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Garden Cocktails: The Bourbon Red

Most beet cocktails (not that there are many) are vodka based. For me however, beets feel like fireplaces, oak, cigar smoke and old men in tweed. Therefore, I pair beets with bourbon for this beet cocktail. I don’t know if it will ever find its way into a hunting lodge but it is one of my winter favorites.  

Beet juice is commonly used in beet cocktails. I instead muddle my beets in the shaker for two reasons. First, the beet flavor should be subtle, this is not meant to be a health drink. Second, I hate cleaning the juicer. Sticking with the red theme I also use deep red blood oranges found at farmer’s markets in the winter.

Beets: Native to the Mediterranean, beets were cultivated by ancient Greeks and Romans. They prefer cool weather and most gardeners in the United States can get two growing seasons out of them. Begin planting beet seeds directly in the garden one month before your last spring frost date, followed by a second planting 2 to 3 weeks later for successive harvest. For fall and winter harvest, plant seeds 10 to 12 weeks before your first fall frost.

When choosing beet varieties you may be looking for…

Rich tasting red beetsDetroit Dark Red, Red Ace (F1).

Tasty beet leaves for salads as well as a good rootBull’s Blood, Early Wonder Tall Tops.

Colorful beets that don’t sacrifice tasteGolden, Albino, Chioggia.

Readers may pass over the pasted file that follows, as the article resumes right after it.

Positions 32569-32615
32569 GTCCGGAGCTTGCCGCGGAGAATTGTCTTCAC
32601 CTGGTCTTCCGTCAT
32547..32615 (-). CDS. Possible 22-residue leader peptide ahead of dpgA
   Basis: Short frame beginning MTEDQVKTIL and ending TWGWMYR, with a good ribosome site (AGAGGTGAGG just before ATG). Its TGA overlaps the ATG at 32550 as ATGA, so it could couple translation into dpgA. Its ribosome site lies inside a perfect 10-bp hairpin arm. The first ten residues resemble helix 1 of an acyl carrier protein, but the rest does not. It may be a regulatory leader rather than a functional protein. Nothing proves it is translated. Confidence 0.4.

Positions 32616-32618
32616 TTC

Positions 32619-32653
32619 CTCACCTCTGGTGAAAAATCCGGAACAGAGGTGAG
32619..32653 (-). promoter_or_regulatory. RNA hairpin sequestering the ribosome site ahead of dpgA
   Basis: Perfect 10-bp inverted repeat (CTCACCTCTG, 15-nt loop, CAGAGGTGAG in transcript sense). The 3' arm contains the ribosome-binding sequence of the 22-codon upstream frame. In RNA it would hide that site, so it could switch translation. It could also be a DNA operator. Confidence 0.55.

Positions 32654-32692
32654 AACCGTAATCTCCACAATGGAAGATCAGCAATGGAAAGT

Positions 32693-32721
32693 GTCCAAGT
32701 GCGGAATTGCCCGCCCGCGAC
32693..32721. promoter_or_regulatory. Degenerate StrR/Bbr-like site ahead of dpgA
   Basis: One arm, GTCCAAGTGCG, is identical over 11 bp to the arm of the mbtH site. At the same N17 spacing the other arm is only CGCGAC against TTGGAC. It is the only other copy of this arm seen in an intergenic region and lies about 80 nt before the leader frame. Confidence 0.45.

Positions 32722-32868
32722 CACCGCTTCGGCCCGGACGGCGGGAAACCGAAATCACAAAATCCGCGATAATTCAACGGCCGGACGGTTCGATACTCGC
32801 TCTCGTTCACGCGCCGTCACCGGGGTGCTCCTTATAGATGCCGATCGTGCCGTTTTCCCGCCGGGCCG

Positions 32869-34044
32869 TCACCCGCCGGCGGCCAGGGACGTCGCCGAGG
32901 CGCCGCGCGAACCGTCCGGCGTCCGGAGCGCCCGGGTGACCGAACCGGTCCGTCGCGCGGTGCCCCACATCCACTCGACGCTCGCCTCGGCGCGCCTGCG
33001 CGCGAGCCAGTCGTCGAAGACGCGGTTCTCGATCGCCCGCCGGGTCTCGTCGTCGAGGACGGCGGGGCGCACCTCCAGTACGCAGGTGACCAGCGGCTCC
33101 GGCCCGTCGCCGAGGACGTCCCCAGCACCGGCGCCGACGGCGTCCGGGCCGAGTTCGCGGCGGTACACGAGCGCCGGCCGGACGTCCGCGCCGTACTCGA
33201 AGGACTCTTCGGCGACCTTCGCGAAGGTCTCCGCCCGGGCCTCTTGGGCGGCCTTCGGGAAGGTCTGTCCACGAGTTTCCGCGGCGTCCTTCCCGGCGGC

beet cocktail

Try experimenting with different varieties when making your beet cocktail.

Blood Orange: These start appearing in Farmer’s Markets around December and last through May depending on the variety. They get their blood red color from a pigment called anthocyanin which is not uncommon in the plant kingdom but is uncommon in citrus. Anthocyanin is a powerful antioxidant. Blood oranges are commonly grown in Italy and can be grown in parts of California and Texas.

beet cocktail

Look for blood oranges at farmer’s markets in the winter.

The Bourbon Red Beet Cocktail Recipe

Makes 2 drinks

Ingredients 

Procedure

  1. In a shaker, muddle the beets.
  2. Add bourbon, maple syrup and a splash of bitters. Add ice to above the liquid level.
  3. Shake.
  4. Strain into two rocks glasses. Squeeze an orange slice into each glass and add two ice cubes to each glass. 
  5. Garnish with a sliced beet or orange slice.

 

Tried it? Have another beet cocktail recipe? Let us know in the comments below.

 

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